New Laws to Protect American Cyclists
Bicycling is one of the most popular ways of getting around. People use them out of necessity, for fun, or for competition. But because they are largely unprotected, bicyclists are at a higher risk of experiencing injuries and even death when they are involved in an accident with a motor vehicle.
No matter how safely you may ride your bicycle, you are always in danger of being hit by a negligent or reckless driver.
To combat the rising number of bicycle accidents, many jurisdictions have considered or implemented new laws designed specifically to protect cyclists. Bicycle safety groups and activists tout these new laws as a step in the right direction. But more must be done — bicycle accidents caused by motor vehicles continue at an unacceptable rate.
Passing Laws to Protect Cyclists
Many bicycle accidents happen when a car is attempting to pass a bicycle. The car or truck driver fails to leave adequate room between their vehicle and the bicycle. The result is an injured or killed bicyclist and a car with very little damage.
In response to this common occurrence, various jurisdictions have put laws on the books that require a specific buffer between a motor vehicle and the bicycle it passes.
For example, New Jersey passed a law in March 2022 that requires drivers to provide a minimum of four feet of distance between themselves and a bicycle they are passing. If the driver can not reasonably allow for four feet, the driver must slow down to 25 mph.
But New Jersey is a little late to the party. Wisconsin put its passing law on the books way back in 1973, and dozens of other states enacted their laws years before New Jersey. Now, there are at least 36 states with bicycle-passing laws and regulations.
Another passing provision found in many states’ bicycle laws is a rule that requires cyclists to ride to the far right of the lane they are transiting in. Doing so, it is thought, gives passing cars more room to pass and helps deepen the buffer zone between a motor vehicle and a bicycle.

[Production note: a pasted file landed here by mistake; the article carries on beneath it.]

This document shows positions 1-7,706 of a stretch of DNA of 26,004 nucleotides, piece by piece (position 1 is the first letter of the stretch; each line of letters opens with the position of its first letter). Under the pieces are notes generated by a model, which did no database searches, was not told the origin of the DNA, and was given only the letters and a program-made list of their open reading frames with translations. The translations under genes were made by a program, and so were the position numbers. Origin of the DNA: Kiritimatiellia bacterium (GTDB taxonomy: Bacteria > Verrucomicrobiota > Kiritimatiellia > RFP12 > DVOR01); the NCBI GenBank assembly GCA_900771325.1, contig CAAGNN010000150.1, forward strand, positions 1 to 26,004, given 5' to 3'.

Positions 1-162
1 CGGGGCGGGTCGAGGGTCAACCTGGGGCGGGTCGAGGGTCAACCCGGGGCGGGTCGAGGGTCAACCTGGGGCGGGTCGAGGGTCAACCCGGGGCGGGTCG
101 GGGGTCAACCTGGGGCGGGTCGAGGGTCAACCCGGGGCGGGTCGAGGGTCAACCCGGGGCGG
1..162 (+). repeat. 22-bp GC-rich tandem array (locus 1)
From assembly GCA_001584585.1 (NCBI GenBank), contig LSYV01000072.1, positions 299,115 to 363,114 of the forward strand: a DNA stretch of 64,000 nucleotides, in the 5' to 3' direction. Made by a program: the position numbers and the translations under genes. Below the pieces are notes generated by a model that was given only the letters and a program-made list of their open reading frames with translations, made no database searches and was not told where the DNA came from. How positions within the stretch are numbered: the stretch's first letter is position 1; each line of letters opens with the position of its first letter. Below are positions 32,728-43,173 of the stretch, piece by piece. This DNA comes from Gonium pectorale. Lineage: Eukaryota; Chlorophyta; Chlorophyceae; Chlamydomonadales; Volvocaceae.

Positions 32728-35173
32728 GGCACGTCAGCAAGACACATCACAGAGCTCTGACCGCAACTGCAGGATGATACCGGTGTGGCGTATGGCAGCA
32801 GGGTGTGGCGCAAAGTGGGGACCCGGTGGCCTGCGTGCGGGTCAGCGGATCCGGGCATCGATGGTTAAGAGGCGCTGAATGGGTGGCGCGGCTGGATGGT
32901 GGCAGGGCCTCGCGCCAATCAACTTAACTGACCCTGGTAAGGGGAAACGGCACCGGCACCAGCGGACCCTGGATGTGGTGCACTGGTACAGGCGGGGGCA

Bicycle Laws and a Culture of Motors
Bicycle safety laws, such as the passing laws just discussed, are an important step toward eliminating bicycle accidents, injuries, and deaths. But society won’t register a meaningful decline in bicycle accidents until the culture of motors changes.
Until then, motorists in most states will continue to drive too aggressively around bicyclists, especially when passing. And accidents will continue to occur. But proponents of passing laws and other bicycle safety laws believe that the laws themselves — if enforced — can lead to that necessary change in culture.
Opponents, however, argue that it is simply not practical to enforce passing laws, whether a three-foot or a four-foot buffer is called for. And certain bicyclists in states requiring them to ride to the far right of a lane feel that doing so makes them more likely to crash into opening vehicle doors or individuals crossing the street.
Enforcing the Law
An important element of these bicycle safety rules is their enforcement. Without enforcement, the laws are meaningless. And it is only through this enforcement that more of society will comply with the regulations and adopt them as normal.
The first step in ensuring that any law is enforced is by educating the population about these laws. Public service announcements (PSAs), school campaigns, and community outreach programs are all great ways to educate the public about bicycle safety laws.
Next, the public must heed these laws, and the authorities must be vigilant in their enforcement. After some time, the streets of any area with laws, awareness, and compliance should see a significant downturn in bicycle accidents, especially those caused by motor vehicles while passing.
How Can Cyclists Stay Safe on the Road?
Cyclists can improve their odds of remaining accident-free by knowing and following the rules of the road. And cyclists who end up experiencing an accident have better odds of avoiding serious injury by wearing the proper safety equipment, like helmets.
Additionally, cyclists improve their overall safety profile when they regularly care for their bicycles and keep them in a safe condition.
A Bicycle Accident Attorney Is Ready to Help
Have you suffered injuries and losses due to a bicycle accident? Don’t hesitate to contact Silberstein, Awad & Miklos to learn about the compensation you may be entitled to. Contact our office today for a free consultation and case review with an attorney who cares.